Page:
Concerns Over Anti-Muslim Discrimination in Georgia
|Publisher||Institute for War and Peace Reporting|
|Publication Date||12 February 2011|
|Cite as||Institute for War and Peace Reporting, Concerns Over Anti-Muslim Discrimination in Georgia, 12 February 2011, available at: http://www.refworld.org/docid/4d5a1b051c.html [accessed 23 May 2013]|
|Disclaimer||This is not a UNHCR publication. UNHCR is not responsible for, nor does it necessarily endorse, its content. Any views expressed are solely those of the author or publisher and do not necessarily reflect those of UNHCR, the United Nations or its Member States.|
In the village of Talaveri in southern Georgia, Muslim residents lay out mats in the open air for the Friday service, as the muezzin gives the call to prayer from a half-built minaret.
The ethnic Azerbaijani villagers began restoring their century-old mosque in 2009, but had to stop soon afterwards when members of the Union of Orthodox Parents, a radical group of Georgian Christians, turned up and surrounded the site.
Georgian police looked on but did not intervene as the group stood guard and blocked work for four months.
Residents say the group made it clear to them that as Muslim Azerbaijanis, they were not welcome, even though they have always lived in this part of southeast Georgia.
"They told us they wouldn't let us build a mosque as we were only guests here," one villager said. "They told us we should worry about the Georgian churches in Saingilo [in neighbouring Azerbaijan] first, and only then would they let us build a mosque."
The anti-mosque action eventually fizzled out and locals were able to resume construction work in November 2010.
Last month, the United Nations urged Georgia to do more to protect its religious minorities, in a human rights report drafted under the Universal Periodic Review mechanism.
The report cited Council of Europe findings concerning "cases of incitement by certain media to religious intolerance against religious denominations other than the Georgian Orthodox Church", and "reports of vandalism and attempts to destroy [religious and historical] monuments" belonging to ethnic minorities.
Beka Mindiashvili, the official responsible for minority affairs in at the office of Georgia's human rights ombudman, said the Talaveri case was part of an alarming wave of anti-Muslim sentiment.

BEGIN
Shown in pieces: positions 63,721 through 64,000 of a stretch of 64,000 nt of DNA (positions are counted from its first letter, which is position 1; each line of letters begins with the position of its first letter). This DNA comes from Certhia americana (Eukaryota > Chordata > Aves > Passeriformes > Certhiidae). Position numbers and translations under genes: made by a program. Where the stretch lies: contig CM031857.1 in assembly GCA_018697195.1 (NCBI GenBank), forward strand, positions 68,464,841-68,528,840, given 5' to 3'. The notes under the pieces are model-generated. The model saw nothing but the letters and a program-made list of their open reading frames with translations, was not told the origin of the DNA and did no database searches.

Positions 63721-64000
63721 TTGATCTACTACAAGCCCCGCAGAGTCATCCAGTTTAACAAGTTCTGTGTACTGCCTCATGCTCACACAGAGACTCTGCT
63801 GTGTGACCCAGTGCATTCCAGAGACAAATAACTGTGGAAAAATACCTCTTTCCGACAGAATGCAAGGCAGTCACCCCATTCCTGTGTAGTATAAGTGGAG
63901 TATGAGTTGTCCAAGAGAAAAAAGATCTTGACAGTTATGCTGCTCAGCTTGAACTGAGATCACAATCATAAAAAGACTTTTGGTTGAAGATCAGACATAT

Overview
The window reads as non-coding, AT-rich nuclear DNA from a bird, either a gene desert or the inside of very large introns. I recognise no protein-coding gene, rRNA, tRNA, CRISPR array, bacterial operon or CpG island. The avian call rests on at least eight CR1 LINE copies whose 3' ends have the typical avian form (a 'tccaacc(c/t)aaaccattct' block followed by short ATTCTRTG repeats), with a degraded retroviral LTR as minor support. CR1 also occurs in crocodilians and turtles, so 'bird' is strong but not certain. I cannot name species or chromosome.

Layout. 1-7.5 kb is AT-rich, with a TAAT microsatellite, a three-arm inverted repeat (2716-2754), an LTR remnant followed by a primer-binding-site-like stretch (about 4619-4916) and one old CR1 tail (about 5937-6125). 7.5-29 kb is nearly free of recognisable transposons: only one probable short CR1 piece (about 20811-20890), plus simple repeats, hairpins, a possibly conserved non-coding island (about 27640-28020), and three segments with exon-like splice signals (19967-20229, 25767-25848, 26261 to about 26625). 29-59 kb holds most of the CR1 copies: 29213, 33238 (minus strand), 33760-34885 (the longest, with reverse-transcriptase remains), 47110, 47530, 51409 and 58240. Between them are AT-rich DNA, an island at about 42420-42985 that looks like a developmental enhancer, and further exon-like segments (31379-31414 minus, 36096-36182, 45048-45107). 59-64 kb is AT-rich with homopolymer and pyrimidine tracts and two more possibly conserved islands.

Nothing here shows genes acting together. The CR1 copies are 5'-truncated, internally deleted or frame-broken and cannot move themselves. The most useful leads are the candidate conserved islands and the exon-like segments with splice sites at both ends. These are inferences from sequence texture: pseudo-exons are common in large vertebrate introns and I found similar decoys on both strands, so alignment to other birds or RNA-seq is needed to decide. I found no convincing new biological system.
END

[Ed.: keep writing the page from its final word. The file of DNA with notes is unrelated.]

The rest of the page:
"They insulted Muslims by invading a mosque. It's part of a larger campaign against the Muslim population," he said.
The major faith in Georgia is its unique Christian Orthodox Church. Mindiashvili says the country faces no threat of separatism from its Muslim minorities – ethnic Azerbaijanis in the southeast and Georgia-speakers in the southwestern Ajara region – and he is concerned at the level of religious discrimination.
Radical Georgian Orthodox groups have blocked mosque construction in other villages as well.
The stated goal of the Union of Orthodox Parents is the "destruction of the enemies of Orthodoxy in Georgia". Its leader Avtandil Unigadze also accuses ethnic Azerbaijanis of harbouring separatist intentions that could lead to the loss of more territories like Abkhazia and South Ossetia, where the Georgian government lost de facto control after conflicts in the early 1990s.
"We were just protesting against illegal construction," Unigadze said, referring to his group's actions in Talaveri.
"It's a fact that they're trying to take our territory. We will lose Kvemo Kartli [region] just like we lost Abkhazia and South Ossetia. They have mosques in every village. As for Talaveri, the local residents don't even want a mosque, but Baku is ordering them to have one. It's all about politics."
Analysts say the activities of such groups put the Georgian government in a difficult position, especially as the widely-respected head of the Orthodox Church, Patriarch Ilia the Second, has never publicly condemned them.
"The authorities' policy of not intervening in incidents involving radical religious organisations encourages them to engage in further activities," Nino Gvedashvili of Human Rights House Tbilisi said. "In 2010, there were fewer cases of violence against religious minorities than in 2009, but they were still very significant."
Gvedashvili said minority faith groups also faced discrimination in the law. Unlike the Georgian Orthodox Church, they have to pay income tax and receive no state assistance. Legally, they are treated as non-government organisations rather than religious communities.
Officials shrug off such concerns. In his submission to the United Nations periodic review, Deputy Foreign Minister Sergi Kapanadze wrote, "The ban on religious discrimination is guaranteed by the constitution. We protect the rights of religious minorities."
Nana Khurashvili is a freelance journalist in Georgia.